What’s a mirrorless camera? This newer technology uses a sensor that’s about 2.5 times smaller than a DLSR. It has no optical viewfinder, only a screen. Since it doesn’t have a mirror, this design allows for a smaller lens that’s mounted closer to the sensor. Mirrorless cameras are those almost-huge cameras that people leave in their hotel room when sightseeing after realizing their iPhone takes such great photos.

What’s lens equivalent or ⇔? Each sensor size requires a different focal length lens to achieve a similar view. The lens equivalent tells you how this compares to the original 35mm film standards. The iPhone’s 4mm back Wide lens gives the equivalent view of a 28mm DLSR lens, while the back Tele lens on the dual-lens models gives you the equivalent view of a 56mm DSLR lens.

What’s Optical Image Stabilization? Starting with the iPhone 6+, iPhone incorporated lens and sensor assemblies mounted so they remain stable even when the camera shakes. This allows the iPhone camera to take sharper, less-noisy photos during longer exposures in low light. The Ultra Wide lens doesn’t have OIS.

What’s EXIF metadata? The Camera app keeps track of technical shooting data, like the time the photo was taken, shutter speed, ISO, which lens was used, if the flash was used, etc., and adds these data tags to the image file. This is how your iPhone knows which images to put in the Selfies album and how to organize the Memories album in the Photos app. You can use an app like Photo Investigator or Metapho to see much of this data. When viewing a photo, tap the Share button. If either of these apps are installed and their photo extension turned on, their icon will show and you can tap it to see the photo’s data.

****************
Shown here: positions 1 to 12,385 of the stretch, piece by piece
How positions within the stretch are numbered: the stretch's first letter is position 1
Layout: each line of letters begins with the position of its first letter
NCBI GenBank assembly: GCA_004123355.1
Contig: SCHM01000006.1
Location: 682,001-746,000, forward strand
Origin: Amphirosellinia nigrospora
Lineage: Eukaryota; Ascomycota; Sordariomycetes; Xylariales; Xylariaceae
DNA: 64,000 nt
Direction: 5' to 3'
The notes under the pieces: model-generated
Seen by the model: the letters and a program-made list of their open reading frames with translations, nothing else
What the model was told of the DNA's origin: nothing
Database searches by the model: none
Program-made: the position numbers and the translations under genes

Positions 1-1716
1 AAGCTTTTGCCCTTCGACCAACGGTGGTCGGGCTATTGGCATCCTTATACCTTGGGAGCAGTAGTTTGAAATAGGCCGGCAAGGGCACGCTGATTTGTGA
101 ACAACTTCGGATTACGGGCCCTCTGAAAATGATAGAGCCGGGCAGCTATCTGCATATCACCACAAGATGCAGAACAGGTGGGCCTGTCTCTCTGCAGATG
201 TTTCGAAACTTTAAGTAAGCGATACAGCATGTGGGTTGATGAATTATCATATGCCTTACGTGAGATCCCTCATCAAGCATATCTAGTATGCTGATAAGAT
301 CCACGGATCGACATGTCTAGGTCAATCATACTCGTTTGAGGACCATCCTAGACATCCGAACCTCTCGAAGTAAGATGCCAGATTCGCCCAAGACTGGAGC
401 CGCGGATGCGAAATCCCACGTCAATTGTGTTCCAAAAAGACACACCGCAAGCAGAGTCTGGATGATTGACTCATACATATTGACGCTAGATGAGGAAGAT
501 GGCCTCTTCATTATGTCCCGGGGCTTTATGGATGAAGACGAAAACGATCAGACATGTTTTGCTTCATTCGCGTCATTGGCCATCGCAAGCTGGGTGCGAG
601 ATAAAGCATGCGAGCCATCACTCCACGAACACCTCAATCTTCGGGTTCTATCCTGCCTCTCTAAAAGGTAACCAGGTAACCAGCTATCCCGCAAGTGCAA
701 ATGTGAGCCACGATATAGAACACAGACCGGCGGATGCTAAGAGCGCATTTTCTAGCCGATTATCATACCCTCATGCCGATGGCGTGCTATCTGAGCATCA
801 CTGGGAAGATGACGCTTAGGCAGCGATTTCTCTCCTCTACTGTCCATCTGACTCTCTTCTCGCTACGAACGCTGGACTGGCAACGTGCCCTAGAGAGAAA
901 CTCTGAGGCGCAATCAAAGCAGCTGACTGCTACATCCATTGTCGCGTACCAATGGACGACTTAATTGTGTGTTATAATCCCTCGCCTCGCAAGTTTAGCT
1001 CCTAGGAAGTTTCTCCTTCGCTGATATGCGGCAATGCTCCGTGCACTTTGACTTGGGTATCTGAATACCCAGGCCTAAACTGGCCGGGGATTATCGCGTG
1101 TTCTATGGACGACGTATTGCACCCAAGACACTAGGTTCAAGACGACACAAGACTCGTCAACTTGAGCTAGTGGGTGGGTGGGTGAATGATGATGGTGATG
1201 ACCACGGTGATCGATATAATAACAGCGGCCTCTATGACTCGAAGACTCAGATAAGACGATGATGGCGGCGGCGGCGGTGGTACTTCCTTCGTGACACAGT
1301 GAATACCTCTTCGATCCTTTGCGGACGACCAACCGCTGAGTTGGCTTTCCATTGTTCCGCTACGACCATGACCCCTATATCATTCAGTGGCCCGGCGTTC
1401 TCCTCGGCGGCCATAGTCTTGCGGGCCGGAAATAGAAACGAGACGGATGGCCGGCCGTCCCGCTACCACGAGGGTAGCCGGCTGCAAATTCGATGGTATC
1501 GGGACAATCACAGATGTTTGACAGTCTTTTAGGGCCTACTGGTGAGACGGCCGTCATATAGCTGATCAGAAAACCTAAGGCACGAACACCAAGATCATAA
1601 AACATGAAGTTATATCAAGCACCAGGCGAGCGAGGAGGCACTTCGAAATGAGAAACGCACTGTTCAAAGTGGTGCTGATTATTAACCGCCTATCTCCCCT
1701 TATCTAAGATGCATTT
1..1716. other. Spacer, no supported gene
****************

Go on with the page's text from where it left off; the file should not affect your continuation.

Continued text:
What’s Burst Mode? If you hold on the shutter button in the Camera app, your iPhone will take a series of photos in quick succession. It’s useful for capturing fast-moving or unpredictable subjects. These series are automatically stored in the Bursts folder of the Photos app. You can choose your favorite image in the series and delete the rest.

What’s HDR? High Dynamic Range. The camera can’t normally capture detail in the lightest and darkest areas of the same scene, so HDR manipulates the data to try and capture both. In your iPhone Camera app, the HDR mode is designed to render the scene more the way the eye sees it by exposing the shadows correctly and underexposing the highlights to keep them burning out into pure white. You’ll also see photographers use the HDR special effect, which exaggerates localized contrast in the shadows and highlights.

What’s a Hybrid IR Filter? This is a filter between the lens and the sensor in your iPhone Camera that blocks out the infrared spectrum of light. The eye can’t see this light, but sensors are very sensitive to it. This renders more normal-looking images.

What’s a RAW file? A RAW file is a non-standardized file that consists of a camera’s raw sensor data and often a crude JPEG preview of the image. Adobe’s DNG format is the first universal RAW format. Your iPhone can shoot and edit RAW with an app like MuseCam.

What’s ProRAW?

ProRAW is the latest version of the DNG format that Apple helped develop with Adobe. It’s only available as of this writing for the iPhone 12 Pro models. You can edit a ProRAW file in any software that edits DNG, but few apps are optimized to take full advantage of the format. A ProRAW file is just a DNG v1.6 file, which added data maps from Apple’s computational photography normally applied to finalizing the JPEGs and HEIFs. Apple is the first to take advantage of these, so you can shoot ProRAW with the Camera app and edit ProRAW with the Photos app. You’ll find more on ProRAW here, including current photo apps optimized to shoot and edit with it.

Get the definitive book for mastering your iPhone camera: The Crap-Free Guide to iPhone Photography